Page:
The Corrymeela Community in Northern Ireland is place and a presence of reconciliation not only in Ireland but in many parts of the world. It is located just outside Ballycastle on the beautiful northern coast of Ireland. As you travel the coast line, the scenic route takes you past the Giant’s Causeway. The community has been very much part of the work of reconciliation between divided people for over 50 years. When one visits the Centre and spends time with the staff, volunteers and community members one becomes very aware that in this place people are working very hard for peace and justice in our world. I personally have found this a very encouraging experience especially in today’s world with all the bravado of leadership which threatens, accuses and seems to be working very hard at war.
One of the lovely prayers used at Corrymeela reflects the earthiness of this community and how its members brings the work of reconciliation into their daily lives. The prayer recognizes how Jesus, through friendship, changes people's lives and thus changes institutions and structures. It asks that like him we might recognize that on our daily journey we meet unlikely people in unlikely places. It further asks that in these situations and places we might have the opportunity to offer friendship. It identifies meetings at bus stops, or in line-ups—whether in a grocery store or a coffee shop—as places of opportunity. It further identifies the crossroads of crisis and invites us to use kindness and curiosity as ways to engage in acts of friendship.
It seems to me that we who live in this modern world of screens and vehicles which separate and alienate us from one another, need to find ways of engaging each other once more. If we were to look at each day as a pilgrimage to a holy place of encounter can we with kindness and curiosity enter and journey through the day expecting the unexpected and meeting unlikely people in unlikely places. I was recently on a pilgrimage in Scotland and Ireland. We used this prayer as we travelled by bus, train and taxi. As I was personally open to these encounters I met and befriended people who brought much into my life—a woman in a retreat centre on Iona who helped me make a significant connection here on Vancouver Island, another woman priest on a train from Oban who gave me an insight into ministry in the church in England and how it connects here in Canada, a taxi driver in Berwick who reminded me of my youth and brought to me a sense of joy and home, a young couple in a pub in Durham who spoke to me about a priest friend of theirs who was moving to Canada and a number of bus drivers whose openness and friendliness changed me and made the journey, rather than the destination, so important.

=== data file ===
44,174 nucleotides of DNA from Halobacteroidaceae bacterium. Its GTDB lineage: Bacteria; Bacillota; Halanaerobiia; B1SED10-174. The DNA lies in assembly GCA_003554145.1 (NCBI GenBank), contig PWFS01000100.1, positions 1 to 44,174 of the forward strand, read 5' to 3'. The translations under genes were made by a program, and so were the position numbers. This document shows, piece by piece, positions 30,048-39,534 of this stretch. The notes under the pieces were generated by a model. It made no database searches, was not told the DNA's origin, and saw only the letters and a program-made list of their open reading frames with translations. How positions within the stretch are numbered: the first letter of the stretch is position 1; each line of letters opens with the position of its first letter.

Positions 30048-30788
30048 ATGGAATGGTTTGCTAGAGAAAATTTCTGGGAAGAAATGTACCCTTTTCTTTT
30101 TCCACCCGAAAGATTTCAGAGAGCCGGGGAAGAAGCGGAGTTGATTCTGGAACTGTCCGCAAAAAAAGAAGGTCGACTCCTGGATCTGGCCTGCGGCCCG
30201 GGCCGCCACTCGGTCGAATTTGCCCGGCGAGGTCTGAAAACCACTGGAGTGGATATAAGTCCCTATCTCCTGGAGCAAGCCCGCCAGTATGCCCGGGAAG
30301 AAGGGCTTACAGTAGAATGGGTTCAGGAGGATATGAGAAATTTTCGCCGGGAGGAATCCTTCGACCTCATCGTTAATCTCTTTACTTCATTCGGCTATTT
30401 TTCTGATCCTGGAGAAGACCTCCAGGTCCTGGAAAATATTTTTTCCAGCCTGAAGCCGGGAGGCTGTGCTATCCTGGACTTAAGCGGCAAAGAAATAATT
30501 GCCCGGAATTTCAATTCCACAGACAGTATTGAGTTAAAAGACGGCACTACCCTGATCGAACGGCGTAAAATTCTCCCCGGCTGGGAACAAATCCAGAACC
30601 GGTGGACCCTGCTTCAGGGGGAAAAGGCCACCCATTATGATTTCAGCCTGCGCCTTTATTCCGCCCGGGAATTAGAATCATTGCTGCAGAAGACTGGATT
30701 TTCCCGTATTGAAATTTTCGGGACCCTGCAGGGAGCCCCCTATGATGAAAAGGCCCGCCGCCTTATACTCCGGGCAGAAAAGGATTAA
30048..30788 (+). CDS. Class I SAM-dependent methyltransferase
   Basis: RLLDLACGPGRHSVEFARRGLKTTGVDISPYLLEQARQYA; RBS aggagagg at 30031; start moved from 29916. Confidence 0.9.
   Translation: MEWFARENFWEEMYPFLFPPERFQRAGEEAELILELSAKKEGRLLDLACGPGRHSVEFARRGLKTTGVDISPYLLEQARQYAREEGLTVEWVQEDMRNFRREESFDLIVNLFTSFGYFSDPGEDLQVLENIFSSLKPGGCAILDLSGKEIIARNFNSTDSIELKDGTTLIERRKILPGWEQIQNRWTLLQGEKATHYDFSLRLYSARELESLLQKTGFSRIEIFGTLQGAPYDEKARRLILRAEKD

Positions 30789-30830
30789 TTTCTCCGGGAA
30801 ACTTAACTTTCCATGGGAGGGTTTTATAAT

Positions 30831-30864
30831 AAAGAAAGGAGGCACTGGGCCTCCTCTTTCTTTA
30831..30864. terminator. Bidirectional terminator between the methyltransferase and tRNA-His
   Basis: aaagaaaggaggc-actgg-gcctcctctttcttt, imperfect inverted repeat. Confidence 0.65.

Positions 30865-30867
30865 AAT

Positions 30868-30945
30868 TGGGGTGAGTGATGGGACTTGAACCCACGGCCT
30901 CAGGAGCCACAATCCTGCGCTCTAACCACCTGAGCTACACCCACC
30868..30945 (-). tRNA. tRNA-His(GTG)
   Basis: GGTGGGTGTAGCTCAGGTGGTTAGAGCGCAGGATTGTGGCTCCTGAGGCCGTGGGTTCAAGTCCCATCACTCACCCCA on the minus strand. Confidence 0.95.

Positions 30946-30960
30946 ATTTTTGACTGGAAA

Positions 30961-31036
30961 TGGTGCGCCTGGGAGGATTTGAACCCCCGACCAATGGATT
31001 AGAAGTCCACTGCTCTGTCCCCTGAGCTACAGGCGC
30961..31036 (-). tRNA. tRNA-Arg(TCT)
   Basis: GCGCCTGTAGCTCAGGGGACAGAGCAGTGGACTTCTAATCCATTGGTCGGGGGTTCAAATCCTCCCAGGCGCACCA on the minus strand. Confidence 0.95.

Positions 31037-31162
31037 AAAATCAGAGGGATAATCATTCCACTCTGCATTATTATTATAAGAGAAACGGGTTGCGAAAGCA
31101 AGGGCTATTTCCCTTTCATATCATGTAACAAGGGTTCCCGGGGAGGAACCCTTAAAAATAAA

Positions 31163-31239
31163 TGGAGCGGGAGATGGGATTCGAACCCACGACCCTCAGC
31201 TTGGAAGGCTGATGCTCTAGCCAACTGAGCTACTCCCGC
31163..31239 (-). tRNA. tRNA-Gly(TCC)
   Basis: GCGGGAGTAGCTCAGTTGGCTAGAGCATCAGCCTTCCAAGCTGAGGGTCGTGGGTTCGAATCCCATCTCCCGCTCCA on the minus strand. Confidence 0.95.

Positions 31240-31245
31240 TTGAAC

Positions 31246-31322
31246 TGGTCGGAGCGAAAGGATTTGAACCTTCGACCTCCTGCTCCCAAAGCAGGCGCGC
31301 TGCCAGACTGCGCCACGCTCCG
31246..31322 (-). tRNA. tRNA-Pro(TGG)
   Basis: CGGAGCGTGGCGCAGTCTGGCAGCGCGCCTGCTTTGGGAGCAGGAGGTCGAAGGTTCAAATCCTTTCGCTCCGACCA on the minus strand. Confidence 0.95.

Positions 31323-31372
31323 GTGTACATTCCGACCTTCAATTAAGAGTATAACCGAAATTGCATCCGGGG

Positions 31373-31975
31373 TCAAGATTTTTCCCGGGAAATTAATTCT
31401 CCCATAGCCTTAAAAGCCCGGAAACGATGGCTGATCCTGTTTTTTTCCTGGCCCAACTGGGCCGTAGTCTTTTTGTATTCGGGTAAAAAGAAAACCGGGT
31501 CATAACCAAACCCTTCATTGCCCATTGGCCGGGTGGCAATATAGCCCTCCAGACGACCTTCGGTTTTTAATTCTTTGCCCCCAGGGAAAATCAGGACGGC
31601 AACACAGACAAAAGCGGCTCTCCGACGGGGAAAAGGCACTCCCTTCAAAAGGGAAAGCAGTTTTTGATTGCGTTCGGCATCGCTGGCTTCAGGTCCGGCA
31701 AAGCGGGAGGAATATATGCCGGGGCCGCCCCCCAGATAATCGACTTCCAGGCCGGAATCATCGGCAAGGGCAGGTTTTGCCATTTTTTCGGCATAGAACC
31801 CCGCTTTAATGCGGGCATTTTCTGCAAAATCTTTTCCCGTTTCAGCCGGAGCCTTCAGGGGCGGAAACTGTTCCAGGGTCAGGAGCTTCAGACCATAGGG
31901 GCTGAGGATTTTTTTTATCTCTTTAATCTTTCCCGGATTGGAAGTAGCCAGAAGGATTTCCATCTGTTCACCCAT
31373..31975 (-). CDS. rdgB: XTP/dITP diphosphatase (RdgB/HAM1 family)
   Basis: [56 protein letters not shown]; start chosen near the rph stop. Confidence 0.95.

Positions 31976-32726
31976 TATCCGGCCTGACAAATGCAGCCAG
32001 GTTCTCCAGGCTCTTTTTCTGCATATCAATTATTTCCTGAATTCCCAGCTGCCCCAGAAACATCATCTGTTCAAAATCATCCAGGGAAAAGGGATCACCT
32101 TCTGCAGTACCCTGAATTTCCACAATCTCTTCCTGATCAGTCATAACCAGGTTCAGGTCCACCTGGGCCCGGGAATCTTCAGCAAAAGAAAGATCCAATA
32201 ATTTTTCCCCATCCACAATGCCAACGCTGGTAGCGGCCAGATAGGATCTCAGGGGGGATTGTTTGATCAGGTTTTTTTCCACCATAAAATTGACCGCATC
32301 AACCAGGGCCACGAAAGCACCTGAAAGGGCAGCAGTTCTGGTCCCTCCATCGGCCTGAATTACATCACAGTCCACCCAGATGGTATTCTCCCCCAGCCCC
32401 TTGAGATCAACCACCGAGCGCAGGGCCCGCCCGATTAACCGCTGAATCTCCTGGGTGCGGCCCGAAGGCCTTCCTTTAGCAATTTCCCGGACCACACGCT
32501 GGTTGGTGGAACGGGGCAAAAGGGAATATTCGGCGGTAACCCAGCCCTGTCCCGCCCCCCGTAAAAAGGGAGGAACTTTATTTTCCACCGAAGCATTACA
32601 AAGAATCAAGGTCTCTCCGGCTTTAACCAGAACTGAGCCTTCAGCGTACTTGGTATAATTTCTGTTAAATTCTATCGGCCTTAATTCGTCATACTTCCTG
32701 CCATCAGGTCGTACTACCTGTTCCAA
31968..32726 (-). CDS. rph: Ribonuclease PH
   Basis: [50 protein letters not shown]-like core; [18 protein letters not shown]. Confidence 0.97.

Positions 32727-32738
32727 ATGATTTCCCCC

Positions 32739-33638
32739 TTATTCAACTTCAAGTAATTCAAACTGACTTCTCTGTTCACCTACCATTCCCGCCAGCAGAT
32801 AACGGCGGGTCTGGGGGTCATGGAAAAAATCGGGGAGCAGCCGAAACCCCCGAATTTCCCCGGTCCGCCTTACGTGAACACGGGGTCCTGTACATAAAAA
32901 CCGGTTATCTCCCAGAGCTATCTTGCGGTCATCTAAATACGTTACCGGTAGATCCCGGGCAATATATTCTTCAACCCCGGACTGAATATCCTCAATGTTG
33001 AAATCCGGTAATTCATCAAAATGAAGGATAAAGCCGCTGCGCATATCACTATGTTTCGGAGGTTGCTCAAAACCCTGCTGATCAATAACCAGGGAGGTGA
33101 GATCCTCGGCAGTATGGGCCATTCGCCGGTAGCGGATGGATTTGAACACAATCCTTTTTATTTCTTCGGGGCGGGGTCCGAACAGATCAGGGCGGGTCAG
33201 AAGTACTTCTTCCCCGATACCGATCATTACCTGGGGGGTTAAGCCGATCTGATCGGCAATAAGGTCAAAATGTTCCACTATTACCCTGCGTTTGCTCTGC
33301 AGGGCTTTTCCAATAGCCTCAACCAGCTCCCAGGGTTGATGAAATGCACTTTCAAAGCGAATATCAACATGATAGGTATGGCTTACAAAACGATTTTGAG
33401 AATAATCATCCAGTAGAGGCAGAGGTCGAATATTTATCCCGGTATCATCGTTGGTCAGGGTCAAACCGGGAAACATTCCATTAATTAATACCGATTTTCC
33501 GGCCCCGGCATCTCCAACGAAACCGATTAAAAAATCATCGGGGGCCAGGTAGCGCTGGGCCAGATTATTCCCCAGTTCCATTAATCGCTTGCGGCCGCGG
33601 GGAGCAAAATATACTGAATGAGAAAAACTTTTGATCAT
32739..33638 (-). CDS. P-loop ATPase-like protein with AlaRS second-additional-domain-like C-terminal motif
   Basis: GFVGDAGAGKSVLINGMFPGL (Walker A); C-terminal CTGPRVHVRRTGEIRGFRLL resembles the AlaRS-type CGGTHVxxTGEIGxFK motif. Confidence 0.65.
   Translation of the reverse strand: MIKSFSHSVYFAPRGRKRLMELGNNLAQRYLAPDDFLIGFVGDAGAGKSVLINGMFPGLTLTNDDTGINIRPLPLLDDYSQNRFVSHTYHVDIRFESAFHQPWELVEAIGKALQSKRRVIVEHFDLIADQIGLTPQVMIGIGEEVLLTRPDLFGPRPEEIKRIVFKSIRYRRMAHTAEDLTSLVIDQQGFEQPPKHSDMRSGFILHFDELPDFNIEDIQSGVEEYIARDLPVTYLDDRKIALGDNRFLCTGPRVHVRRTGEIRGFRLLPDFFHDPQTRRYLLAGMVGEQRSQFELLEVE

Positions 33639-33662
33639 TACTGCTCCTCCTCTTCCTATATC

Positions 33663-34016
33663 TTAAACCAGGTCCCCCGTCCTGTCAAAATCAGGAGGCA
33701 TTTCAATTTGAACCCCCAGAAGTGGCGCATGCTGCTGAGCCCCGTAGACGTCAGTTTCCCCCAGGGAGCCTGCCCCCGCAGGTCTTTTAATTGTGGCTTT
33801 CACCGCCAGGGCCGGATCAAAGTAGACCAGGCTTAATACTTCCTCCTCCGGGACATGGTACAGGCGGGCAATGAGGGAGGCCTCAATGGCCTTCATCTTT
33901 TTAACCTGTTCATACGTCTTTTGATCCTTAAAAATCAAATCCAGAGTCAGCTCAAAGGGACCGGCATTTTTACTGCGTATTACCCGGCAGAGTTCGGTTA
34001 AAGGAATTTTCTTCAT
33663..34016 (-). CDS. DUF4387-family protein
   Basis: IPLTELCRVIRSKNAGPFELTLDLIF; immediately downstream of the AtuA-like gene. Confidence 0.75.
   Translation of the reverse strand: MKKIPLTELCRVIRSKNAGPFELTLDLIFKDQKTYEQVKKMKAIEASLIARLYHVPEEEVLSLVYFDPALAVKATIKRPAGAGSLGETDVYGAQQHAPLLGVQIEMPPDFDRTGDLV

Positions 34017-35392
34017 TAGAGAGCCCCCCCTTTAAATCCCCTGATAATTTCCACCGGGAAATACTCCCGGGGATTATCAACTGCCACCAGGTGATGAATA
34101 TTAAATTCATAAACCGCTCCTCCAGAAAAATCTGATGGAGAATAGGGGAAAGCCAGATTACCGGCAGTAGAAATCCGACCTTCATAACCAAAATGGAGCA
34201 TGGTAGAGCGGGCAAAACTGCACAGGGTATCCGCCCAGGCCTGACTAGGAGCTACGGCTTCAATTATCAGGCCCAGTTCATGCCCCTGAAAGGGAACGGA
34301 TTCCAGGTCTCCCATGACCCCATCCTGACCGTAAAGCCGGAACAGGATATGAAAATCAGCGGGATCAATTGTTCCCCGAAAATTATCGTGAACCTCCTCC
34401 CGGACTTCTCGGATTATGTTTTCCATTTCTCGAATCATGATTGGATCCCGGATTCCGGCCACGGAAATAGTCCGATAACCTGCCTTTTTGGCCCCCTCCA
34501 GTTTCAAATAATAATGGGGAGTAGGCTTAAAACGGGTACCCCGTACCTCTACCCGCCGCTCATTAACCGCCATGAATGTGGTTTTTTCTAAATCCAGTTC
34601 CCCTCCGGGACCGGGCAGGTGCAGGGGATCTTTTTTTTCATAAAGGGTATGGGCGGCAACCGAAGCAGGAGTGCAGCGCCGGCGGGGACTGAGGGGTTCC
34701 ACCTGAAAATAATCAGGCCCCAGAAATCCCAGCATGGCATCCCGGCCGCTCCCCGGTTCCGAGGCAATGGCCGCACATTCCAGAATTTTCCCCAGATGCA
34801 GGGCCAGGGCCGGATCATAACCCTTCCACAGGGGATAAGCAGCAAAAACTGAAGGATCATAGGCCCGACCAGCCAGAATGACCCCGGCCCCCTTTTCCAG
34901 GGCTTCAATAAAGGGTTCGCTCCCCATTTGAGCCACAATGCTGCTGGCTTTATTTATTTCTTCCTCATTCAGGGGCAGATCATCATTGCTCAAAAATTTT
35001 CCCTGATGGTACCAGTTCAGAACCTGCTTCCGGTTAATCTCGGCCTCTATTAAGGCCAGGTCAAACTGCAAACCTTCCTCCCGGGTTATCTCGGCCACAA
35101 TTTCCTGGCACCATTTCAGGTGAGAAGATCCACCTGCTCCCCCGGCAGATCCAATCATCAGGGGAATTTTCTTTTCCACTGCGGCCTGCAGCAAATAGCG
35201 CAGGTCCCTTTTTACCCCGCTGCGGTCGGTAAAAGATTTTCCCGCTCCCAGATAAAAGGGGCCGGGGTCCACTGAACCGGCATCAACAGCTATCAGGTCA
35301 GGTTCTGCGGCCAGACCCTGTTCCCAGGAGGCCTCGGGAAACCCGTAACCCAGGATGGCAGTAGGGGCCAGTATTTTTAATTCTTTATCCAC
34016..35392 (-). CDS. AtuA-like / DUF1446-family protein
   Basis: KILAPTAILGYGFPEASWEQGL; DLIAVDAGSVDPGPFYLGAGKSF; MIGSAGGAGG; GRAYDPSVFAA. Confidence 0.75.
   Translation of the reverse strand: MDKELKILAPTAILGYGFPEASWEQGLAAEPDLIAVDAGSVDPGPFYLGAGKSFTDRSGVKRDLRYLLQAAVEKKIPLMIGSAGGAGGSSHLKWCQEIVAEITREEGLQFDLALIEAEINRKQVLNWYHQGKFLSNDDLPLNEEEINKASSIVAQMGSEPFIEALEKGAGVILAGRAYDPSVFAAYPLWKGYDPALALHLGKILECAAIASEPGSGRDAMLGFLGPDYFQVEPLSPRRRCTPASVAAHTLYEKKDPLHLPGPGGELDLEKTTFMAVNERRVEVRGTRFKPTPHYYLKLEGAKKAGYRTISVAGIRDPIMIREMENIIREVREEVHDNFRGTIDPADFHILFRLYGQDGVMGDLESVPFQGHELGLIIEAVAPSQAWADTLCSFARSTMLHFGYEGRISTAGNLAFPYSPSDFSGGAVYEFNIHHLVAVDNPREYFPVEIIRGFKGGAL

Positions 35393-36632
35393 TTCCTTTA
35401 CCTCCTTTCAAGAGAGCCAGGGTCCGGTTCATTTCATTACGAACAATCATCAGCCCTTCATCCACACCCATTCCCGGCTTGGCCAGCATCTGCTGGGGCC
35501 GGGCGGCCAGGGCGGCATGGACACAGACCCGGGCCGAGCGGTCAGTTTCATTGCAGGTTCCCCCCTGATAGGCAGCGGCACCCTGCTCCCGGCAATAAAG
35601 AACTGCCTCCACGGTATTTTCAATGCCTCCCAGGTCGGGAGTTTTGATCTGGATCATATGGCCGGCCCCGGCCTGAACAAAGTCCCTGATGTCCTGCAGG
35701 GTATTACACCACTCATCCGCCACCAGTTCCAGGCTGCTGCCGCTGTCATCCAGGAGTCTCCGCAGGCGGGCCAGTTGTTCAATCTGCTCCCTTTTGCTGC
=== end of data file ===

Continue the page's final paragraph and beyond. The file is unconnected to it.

It has been identified that one of the main social issues of our communities is isolation. Isolation relates to every age group: teens, young couples, elders. Isolation needs our attention. How will you, in ordinary everyday encounters and in ordinary places, work to break down the dividing walls of hostility and see folk no longer from a human perspective but from a divine perspective, the child and image of God? How will you offer friendship to unlikely people in unlikely places?
The Right Reverend Logan McMenamie is the Anglican Bishop of the Diocese of British Columbia
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* This article was published in the print edition of the Times Colonist on Saturday, August 18th 2018